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June 10, 2010

Free Range Kids: a rough landing for helicopter parents

You can't miss aDaniel and lionll the finger pointing lately aimed at helicopter parents.  If helicopter parents didn't feel guilty enough, a new study was just released, which indicates their  children grow up to be neurotic (there’s a real scientific breakthrough….).

The flip side is Free Range parenting,  personified by Lenore Skenazy, the Manhattan mom attacked as “the Worst Mother in the World” after she let her 9 year old son ride the subway alone  (which I would still not allow my adult children to do …LOL).

What’s a parent to do?  Having been there,  I get both sides.

I'm a Jewish mother, and sometimes I think that alone could qualify me as a helicopter parent.   Although they didn’t call it helicopter parenting back in my day– since helicopters hadn’t been invented yet. (that is a joke, people)   We used a different word to describe it:  neurotic “overprotective” –and yeah, I was, too—(See “Uncontrollable Mothering.)

I was  forced to land the helicopter when I got cancer.  So cancer could technically be viewed as good news/ bad news.  The good news being that my two kids turned out to be pretty good pilots on their own.  Following my version of Free Range parenting helped them turn into two responsible adults.

Years later, probably I still harbor a few leftover helicopter parts.  Such as---I think even adult kids should provide their parents with hourly daily regular updates on their lives.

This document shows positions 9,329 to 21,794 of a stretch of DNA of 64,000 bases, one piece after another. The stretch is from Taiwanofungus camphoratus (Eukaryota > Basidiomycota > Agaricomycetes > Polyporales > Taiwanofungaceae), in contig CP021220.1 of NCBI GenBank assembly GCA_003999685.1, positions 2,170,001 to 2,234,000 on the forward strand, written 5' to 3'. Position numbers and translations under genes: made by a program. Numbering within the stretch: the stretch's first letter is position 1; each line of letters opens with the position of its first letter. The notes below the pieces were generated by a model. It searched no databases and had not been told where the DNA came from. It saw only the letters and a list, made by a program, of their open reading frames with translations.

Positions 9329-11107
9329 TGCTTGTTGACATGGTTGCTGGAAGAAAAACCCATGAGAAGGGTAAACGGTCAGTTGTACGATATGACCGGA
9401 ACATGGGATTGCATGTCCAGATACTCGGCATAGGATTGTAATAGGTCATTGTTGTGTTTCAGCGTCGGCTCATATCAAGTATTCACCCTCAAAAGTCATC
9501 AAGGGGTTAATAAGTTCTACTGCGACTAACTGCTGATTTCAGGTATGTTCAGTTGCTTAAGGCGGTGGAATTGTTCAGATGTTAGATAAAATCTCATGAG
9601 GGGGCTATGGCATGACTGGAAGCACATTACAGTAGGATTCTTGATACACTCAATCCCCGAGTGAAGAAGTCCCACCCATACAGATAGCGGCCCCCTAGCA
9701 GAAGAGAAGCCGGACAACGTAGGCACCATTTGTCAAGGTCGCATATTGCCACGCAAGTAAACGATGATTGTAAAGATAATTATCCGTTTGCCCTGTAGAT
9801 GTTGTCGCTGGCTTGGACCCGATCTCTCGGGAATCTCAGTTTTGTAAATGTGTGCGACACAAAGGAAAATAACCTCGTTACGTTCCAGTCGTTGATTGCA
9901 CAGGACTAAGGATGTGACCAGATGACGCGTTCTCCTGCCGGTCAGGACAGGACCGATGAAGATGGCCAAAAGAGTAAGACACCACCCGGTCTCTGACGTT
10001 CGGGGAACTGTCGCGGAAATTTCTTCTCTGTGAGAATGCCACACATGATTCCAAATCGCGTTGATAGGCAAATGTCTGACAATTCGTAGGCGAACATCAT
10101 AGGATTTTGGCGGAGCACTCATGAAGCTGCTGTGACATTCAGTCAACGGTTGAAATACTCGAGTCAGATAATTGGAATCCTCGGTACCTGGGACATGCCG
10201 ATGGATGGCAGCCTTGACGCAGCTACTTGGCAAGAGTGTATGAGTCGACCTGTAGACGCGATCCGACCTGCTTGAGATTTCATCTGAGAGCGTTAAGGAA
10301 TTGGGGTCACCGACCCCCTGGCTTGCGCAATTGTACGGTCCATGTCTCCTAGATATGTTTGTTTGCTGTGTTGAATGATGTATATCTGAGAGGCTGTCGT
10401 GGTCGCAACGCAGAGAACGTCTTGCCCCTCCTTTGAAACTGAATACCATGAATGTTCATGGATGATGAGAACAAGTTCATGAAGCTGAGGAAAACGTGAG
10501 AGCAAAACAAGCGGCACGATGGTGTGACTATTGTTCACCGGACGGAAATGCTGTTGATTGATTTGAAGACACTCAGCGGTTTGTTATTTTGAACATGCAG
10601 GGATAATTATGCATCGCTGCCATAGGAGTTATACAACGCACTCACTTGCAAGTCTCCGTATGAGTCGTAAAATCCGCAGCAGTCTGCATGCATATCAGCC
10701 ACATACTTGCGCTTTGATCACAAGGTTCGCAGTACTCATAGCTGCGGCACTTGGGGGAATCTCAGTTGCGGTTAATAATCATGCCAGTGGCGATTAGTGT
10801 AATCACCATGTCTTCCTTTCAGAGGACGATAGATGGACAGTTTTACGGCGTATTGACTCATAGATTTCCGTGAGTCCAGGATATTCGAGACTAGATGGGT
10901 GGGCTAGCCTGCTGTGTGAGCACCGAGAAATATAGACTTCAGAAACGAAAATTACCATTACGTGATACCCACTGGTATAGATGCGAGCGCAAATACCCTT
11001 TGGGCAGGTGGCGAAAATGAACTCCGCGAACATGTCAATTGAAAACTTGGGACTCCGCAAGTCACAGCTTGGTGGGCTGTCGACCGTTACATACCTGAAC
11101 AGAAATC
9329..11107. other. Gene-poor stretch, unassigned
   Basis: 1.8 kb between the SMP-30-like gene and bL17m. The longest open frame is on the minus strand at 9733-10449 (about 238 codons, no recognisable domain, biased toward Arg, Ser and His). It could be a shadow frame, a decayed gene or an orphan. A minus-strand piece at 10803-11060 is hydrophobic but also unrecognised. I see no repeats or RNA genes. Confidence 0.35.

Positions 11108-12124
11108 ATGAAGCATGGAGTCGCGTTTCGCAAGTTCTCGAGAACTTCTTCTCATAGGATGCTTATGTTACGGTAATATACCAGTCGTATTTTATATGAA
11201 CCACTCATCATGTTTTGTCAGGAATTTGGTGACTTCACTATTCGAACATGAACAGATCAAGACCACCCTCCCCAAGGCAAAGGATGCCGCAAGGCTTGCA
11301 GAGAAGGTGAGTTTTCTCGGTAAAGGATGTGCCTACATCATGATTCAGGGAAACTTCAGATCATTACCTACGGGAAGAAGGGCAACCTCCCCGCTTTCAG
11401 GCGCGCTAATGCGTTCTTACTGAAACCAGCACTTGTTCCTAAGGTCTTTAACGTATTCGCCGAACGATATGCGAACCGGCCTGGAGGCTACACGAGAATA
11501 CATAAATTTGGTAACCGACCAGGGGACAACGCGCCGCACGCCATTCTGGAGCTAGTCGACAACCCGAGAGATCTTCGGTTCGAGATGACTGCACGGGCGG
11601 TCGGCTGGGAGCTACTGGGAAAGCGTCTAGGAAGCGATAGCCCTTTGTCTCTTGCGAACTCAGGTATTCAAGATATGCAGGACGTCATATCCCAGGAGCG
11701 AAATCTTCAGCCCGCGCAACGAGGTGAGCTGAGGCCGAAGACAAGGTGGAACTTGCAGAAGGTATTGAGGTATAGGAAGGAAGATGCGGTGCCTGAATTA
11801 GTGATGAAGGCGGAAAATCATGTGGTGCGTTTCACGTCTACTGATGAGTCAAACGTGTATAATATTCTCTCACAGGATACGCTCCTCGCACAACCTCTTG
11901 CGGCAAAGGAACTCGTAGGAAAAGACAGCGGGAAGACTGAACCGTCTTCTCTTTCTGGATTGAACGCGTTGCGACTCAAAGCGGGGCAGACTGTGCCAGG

My Free Range kids don’t subscribe to this policy; but they’ve made modifications.

For example, my college-age son– currently studying abroad in Argentina.  Everyone who knows me, or reads my blog, knows I totally trust Daniel’s maturity and judgment.  So when he’s out of touch—as he was recently for a few days, I try not to don’t worry.   When he did call, I was relieved---although kind of surprised----to find out he'd been with friends visiting the most benign of places:  the zoo.

Noticing he mentions this AFTER the fact and not BEFORE— I assure him– NO worries.   And then I find out there were also  NO zookeepers present, NO trainers, NO leashes, NO rules—and the visitors at Lujan Zoo  go by themselves INSIDE the cages.  NO kidding.

Biblical references aside, Daniel in the lion's den is food for...thought. 

Maybe something to think about next time you take your kids to the zoo.  Personally, I think of it as Free Range Kids:  The Sequel.

Darryle Pollack thinks about parenting and much more---at her personal blog, I never signed up for this.


 








 

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